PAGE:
Online database helps collect back payments


Not every custom online database is created equal. While many are used to help showcase information for researchers, others, such as the one created by Scranton, Pa., is helping to collect on thousands of dollars in overdue payments every week. The online database features delinquent trash fees, according to The Times-Tribune, and was launched earlier this week in an effort to collect some of the $7.8 million the city has been missing since 1999.

City Treasurer Christopher Boland said they have collected nearly $40,000 since starting the program on Aug. 1. The database can be found on the city’s website and is searchable by name, address or parcel. These accounts are being published publicly to put people on notice that they will eventually put liens on properties if people continue to ignore the overdue payments.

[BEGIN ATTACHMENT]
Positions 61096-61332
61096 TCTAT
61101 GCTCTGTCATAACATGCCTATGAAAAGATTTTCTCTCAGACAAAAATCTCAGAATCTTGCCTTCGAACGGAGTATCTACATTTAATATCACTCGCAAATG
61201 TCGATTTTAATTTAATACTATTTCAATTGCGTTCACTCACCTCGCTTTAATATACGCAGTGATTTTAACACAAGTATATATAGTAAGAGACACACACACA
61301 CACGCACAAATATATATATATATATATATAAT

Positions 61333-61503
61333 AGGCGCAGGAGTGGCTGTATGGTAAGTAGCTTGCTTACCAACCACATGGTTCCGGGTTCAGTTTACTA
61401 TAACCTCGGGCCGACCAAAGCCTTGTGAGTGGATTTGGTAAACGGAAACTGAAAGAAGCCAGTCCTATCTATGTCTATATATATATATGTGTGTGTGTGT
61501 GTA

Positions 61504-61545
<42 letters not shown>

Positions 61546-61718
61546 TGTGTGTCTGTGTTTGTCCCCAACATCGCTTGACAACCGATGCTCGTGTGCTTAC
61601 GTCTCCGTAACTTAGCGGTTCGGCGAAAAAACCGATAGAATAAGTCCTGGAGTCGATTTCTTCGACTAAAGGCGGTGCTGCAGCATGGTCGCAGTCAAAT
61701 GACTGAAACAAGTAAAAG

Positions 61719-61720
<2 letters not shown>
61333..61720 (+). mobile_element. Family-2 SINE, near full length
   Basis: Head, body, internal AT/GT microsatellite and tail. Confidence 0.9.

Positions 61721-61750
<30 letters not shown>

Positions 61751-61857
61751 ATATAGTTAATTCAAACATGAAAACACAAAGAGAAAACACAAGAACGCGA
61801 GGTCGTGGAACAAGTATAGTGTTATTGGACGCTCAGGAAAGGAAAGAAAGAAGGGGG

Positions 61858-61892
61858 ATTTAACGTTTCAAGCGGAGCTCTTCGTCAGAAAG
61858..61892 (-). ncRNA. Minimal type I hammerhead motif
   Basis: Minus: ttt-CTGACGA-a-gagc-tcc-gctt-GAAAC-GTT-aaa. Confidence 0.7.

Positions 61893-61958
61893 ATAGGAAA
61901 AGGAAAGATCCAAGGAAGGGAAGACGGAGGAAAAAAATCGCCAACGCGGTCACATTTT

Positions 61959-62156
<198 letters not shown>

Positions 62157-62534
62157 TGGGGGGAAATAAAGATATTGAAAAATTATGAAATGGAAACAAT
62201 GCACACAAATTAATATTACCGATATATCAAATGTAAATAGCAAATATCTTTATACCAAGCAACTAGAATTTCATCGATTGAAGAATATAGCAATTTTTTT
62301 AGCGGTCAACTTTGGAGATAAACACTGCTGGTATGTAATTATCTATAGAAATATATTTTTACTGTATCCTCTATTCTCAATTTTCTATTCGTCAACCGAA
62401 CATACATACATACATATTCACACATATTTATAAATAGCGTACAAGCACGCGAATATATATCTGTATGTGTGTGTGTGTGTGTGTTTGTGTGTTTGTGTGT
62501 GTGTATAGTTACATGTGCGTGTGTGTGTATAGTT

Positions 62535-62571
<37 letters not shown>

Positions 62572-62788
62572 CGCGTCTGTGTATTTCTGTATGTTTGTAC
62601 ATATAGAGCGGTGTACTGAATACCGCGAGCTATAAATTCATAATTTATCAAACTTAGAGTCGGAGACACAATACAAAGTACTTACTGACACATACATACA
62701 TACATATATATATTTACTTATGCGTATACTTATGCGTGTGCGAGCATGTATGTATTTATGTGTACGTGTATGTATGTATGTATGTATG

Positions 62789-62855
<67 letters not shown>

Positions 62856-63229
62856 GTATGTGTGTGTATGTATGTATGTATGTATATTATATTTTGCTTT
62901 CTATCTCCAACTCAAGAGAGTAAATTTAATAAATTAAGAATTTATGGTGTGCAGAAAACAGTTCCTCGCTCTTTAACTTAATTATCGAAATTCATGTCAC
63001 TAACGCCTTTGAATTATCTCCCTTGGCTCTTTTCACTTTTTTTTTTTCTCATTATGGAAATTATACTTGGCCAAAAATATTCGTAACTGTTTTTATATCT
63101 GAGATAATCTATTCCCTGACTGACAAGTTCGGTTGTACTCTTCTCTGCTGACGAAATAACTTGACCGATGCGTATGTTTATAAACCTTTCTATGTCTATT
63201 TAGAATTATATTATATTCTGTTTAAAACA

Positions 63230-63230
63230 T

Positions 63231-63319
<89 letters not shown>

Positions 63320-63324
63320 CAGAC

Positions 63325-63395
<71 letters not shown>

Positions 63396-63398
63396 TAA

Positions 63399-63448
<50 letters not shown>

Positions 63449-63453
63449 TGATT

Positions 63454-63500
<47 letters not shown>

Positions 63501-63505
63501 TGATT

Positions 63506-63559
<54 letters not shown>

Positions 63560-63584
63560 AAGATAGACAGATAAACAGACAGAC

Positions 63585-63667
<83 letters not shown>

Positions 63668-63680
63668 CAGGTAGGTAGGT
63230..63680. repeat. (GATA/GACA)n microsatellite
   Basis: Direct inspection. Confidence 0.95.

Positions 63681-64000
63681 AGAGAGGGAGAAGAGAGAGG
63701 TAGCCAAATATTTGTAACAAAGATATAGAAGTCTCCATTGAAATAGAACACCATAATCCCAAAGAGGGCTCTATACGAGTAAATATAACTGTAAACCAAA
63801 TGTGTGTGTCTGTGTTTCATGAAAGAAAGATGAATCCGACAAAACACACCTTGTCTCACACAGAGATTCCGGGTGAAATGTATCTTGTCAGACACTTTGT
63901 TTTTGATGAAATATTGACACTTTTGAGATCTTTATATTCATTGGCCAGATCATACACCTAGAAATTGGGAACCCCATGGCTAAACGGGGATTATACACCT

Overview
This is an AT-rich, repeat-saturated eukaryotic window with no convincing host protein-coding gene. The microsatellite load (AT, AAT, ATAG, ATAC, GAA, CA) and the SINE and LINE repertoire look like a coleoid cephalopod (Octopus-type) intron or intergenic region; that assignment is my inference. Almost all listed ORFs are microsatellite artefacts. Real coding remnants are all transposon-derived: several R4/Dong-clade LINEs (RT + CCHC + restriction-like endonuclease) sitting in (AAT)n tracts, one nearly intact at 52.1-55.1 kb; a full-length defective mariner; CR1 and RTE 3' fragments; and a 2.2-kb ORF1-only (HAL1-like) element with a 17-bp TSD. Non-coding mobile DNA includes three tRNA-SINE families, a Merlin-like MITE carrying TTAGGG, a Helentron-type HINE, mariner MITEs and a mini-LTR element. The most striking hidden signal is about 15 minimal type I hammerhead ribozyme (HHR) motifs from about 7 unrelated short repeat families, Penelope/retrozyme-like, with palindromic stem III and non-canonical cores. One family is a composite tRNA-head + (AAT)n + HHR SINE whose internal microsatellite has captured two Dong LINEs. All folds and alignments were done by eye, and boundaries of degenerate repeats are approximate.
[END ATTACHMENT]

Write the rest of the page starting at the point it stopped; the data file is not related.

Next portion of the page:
“People are coming in (to pay bills). It’s going smoothly,” Mayor Chris Doherty said of the database being the precursor to a list to be published in the newspaper. “And that will happen. We’re trying to collect as much money as we can.”

Thus far, there are no delinquent accounts from 2013 included in the program, as only accounts from 2012 and prior are on it. Boland said thus far there has only been an occasional mistake but they get taken care of rather quickly, as the city does not want inaccurate statements posted online.

The University of Illinois Library said there are some key differences between an online database and a search engine. For example, a search engine searches the Internet with no information that is up for review or organized. With a custom online database, information is stable, organized and can be reviewed by the governing body. In the case of Scranton, they have to change up some of the inaccuracies to be sure numbers are accurate. This could not be done by simply using a search engine.